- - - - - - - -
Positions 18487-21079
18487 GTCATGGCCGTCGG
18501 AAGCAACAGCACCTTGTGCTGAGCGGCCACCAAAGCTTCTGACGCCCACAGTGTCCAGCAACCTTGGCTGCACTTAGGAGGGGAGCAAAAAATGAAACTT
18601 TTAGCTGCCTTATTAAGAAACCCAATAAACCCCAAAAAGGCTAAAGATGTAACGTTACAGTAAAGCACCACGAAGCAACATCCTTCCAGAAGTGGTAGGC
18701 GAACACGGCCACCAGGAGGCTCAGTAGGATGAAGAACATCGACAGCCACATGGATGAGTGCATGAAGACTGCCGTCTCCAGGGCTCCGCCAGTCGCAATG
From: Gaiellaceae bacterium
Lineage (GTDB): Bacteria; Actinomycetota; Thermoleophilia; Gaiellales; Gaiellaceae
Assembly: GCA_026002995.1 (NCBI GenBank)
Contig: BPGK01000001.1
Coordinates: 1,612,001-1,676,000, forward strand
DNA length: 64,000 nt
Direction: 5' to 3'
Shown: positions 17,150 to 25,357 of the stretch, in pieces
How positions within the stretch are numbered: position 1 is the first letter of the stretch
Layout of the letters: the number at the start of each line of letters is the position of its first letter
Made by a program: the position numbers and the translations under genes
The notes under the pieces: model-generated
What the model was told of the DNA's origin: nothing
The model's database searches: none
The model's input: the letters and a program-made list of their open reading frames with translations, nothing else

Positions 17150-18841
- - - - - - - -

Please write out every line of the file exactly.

Positions 18487-21079
18487 GTCATGGCCGTCGG
18501 AAGCAACAGCACCTTGTGCTGAGCGGCCACCAAAGCTTCTGACGCCCACAGTGTCCAGCAACCTTGGCTGCACTTAGGAGGGGAGCAAAAAATGAAACTT
18601 TTAGCTGCCTTATTAAGAAACCCAATAAACCCCAAAAAGGCTAAAGATGTAACGTTACAGTAAAGCACCACGAAGCAACATCCTTCCAGAAGTGGTAGGC
18701 GAACACGGCCACCAGGAGGCTCAGTAGGATGAAGAACATCGACAGCCACATGGATGAGTGCATGAAGACTGCCGTCTCCAGGGCTCCGCCAGTCGCAATG
From: Gaiellaceae bacterium
Lineage (GTDB): Bacteria; Actinomycetota; Thermoleophilia; Gaiellales; Gaiellaceae
Assembly: GCA_026002995.1 (NCBI GenBank)
Contig: BPGK01000001.1
Coordinates: 1,612,001-1,676,000, forward strand
DNA length: 64,000 nt
Direction: 5' to 3'
Shown: positions 17,150 to 25,357 of the stretch, in pieces
How positions within the stretch are numbered: position 1 is the first letter of the stretch
Layout of the letters: the number at the start of each line of letters is the position of its first letter
Made by a program: the position numbers and the translations under genes
The notes under the pieces: model-generated
What the model was told of the DNA's origin: nothing
The model's database searches: none
The model's input: the letters and a program-made list of their open reading frames with translations, nothing else

Positions 17150-18841